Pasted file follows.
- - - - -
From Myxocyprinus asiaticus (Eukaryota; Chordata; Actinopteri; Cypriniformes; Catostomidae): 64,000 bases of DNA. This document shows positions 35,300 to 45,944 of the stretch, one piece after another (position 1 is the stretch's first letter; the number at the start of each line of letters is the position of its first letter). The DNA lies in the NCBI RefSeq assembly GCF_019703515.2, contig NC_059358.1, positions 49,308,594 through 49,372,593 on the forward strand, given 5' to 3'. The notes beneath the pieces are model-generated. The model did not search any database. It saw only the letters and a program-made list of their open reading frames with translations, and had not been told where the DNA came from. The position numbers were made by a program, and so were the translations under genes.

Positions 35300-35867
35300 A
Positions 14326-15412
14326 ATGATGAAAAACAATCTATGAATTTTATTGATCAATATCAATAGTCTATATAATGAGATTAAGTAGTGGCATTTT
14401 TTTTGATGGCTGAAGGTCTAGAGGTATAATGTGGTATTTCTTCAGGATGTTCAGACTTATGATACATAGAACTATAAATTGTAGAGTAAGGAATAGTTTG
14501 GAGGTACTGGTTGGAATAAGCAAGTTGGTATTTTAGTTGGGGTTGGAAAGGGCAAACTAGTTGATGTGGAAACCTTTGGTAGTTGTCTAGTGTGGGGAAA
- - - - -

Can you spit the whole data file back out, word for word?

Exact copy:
From Myxocyprinus asiaticus (Eukaryota; Chordata; Actinopteri; Cypriniformes; Catostomidae): 64,000 bases of DNA. This document shows positions 35,300 to 45,944 of the stretch, one piece after another (position 1 is the stretch's first letter; the number at the start of each line of letters is the position of its first letter). The DNA lies in the NCBI RefSeq assembly GCF_019703515.2, contig NC_059358.1, positions 49,308,594 through 49,372,593 on the forward strand, given 5' to 3'. The notes beneath the pieces are model-generated. The model did not search any database. It saw only the letters and a program-made list of their open reading frames with translations, and had not been told where the DNA came from. The position numbers were made by a program, and so were the translations under genes.

Positions 35300-35867
35300 A
Positions 14326-15412
14326 ATGATGAAAAACAATCTATGAATTTTATTGATCAATATCAATAGTCTATATAATGAGATTAAGTAGTGGCATTTT
14401 TTTTGATGGCTGAAGGTCTAGAGGTATAATGTGGTATTTCTTCAGGATGTTCAGACTTATGATACATAGAACTATAAATTGTAGAGTAAGGAATAGTTTG
14501 GAGGTACTGGTTGGAATAAGCAAGTTGGTATTTTAGTTGGGGTTGGAAAGGGCAAACTAGTTGATGTGGAAACCTTTGGTAGTTGTCTAGTGTGGGGAAA